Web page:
Rethinking Lincoln and Liberty: 8 Questions

“The Lincoln myth serves the purposes of the regime, both Democrat and Republican. It serves the purposes of a regime in which power is completely centralized, in which decentralization of power is viewed as suspect, and probably, you want to bring back slavery they suggest, if you favor the states having any powers. It’s Lincoln who inaugurates this new version of the United States… Sure, if you want to exercise unchecked power over the American public, you foster these myths.”Dr. Tom Woods

Below: Dr. Tom Woods with Judge Andrew Napolitano

Abraham Lincoln played an integral role in the story of how slavery ended in the United States. Everyone with a head, heart, and soul agrees ending slavery is a great thing. But how was Lincoln on other issues of liberty? Let’s ask some historians and legal experts, and examine Lincoln’s very own words.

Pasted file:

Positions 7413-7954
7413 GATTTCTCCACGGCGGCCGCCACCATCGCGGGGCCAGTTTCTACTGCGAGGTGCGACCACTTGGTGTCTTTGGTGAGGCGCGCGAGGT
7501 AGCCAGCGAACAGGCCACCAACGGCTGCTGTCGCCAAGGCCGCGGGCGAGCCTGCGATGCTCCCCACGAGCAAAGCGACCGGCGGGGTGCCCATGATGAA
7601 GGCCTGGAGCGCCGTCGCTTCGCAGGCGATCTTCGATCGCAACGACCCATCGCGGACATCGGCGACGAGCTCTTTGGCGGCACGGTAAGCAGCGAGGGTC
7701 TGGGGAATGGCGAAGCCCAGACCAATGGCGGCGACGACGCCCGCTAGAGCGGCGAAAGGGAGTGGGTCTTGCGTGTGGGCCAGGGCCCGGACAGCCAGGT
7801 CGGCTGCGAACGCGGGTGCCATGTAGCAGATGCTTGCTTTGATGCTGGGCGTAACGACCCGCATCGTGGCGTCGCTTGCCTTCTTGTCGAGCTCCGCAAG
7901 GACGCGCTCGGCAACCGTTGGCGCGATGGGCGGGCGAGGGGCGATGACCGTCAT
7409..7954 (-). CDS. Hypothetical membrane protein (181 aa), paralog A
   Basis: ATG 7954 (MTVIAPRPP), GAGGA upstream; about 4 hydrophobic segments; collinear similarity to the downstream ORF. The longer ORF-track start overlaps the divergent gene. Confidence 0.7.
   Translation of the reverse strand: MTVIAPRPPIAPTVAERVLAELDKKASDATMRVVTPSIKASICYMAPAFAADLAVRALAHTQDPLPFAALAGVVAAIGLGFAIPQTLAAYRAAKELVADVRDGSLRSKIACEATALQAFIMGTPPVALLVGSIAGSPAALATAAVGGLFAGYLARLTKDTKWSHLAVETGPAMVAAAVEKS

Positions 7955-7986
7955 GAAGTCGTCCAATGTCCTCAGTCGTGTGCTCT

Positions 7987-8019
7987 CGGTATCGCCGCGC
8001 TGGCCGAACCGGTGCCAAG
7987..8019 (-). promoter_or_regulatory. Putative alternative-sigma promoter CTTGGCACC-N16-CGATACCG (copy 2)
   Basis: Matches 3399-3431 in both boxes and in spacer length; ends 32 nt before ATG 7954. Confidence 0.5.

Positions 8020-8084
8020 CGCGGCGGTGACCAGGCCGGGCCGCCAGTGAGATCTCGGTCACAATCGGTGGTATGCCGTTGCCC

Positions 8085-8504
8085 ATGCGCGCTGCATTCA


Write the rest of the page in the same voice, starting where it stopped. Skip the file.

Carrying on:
Question 1: Did Lincoln favor secession? At one time, yes. In an 1848 speech in the U.S. House of Representatives Lincoln opined: “Any people anywhere, being inclined and having the power, have the right to rise up and shake off the existing government, and form a new one that suits them better. This is a most valuable, a most sacred right –a right which we hope and believe is to liberate the world. Nor is the right confined to cases in which the whole people of an existing government may choose to exercise it. Any portion of such people, that can, may revolutionize, and make their own of so much of the territory as they inhabit.”

By 1861 Lincoln clearly did not believe in secession anymore. In that, he also clearly did not believe that governments derive their just powers from the consent of the governed.

What changed Lincoln’s mind?

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